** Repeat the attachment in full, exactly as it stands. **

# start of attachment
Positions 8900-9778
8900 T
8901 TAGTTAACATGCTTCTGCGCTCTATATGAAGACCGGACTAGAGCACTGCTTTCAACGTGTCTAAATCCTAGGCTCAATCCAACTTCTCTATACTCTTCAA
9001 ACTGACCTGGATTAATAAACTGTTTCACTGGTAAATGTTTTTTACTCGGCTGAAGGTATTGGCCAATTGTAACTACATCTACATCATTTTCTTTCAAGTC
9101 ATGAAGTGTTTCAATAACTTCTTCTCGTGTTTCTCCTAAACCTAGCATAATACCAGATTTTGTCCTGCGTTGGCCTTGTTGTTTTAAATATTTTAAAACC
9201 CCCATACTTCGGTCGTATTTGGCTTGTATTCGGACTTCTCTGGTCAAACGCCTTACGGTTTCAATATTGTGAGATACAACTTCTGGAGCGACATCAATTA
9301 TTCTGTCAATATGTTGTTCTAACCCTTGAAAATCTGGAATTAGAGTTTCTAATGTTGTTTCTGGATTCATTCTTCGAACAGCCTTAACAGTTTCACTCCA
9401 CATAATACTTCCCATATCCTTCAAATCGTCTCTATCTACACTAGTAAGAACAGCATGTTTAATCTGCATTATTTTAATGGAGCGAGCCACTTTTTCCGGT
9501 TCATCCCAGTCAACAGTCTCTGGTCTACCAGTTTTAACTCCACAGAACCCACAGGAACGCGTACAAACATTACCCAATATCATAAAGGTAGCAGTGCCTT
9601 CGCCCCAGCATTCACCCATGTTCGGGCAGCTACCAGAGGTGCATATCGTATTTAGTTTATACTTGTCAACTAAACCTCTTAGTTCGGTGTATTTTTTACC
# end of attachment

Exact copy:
Positions 8900-9778
8900 T
8901 TAGTTAACATGCTTCTGCGCTCTATATGAAGACCGGACTAGAGCACTGCTTTCAACGTGTCTAAATCCTAGGCTCAATCCAACTTCTCTATACTCTTCAA
9001 ACTGACCTGGATTAATAAACTGTTTCACTGGTAAATGTTTTTTACTCGGCTGAAGGTATTGGCCAATTGTAACTACATCTACATCATTTTCTTTCAAGTC
9101 ATGAAGTGTTTCAATAACTTCTTCTCGTGTTTCTCCTAAACCTAGCATAATACCAGATTTTGTCCTGCGTTGGCCTTGTTGTTTTAAATATTTTAAAACC
9201 CCCATACTTCGGTCGTATTTGGCTTGTATTCGGACTTCTCTGGTCAAACGCCTTACGGTTTCAATATTGTGAGATACAACTTCTGGAGCGACATCAATTA
9301 TTCTGTCAATATGTTGTTCTAACCCTTGAAAATCTGGAATTAGAGTTTCTAATGTTGTTTCTGGATTCATTCTTCGAACAGCCTTAACAGTTTCACTCCA
9401 CATAATACTTCCCATATCCTTCAAATCGTCTCTATCTACACTAGTAAGAACAGCATGTTTAATCTGCATTATTTTAATGGAGCGAGCCACTTTTTCCGGT
9501 TCATCCCAGTCAACAGTCTCTGGTCTACCAGTTTTAACTCCACAGAACCCACAGGAACGCGTACAAACATTACCCAATATCATAAAGGTAGCAGTGCCTT
9601 CGCCCCAGCATTCACCCATGTTCGGGCAGCTACCAGAGGTGCATATCGTATTTAGTTTATACTTGTCAACTAAACCTCTTAGTTCGGTGTATTTTTTACC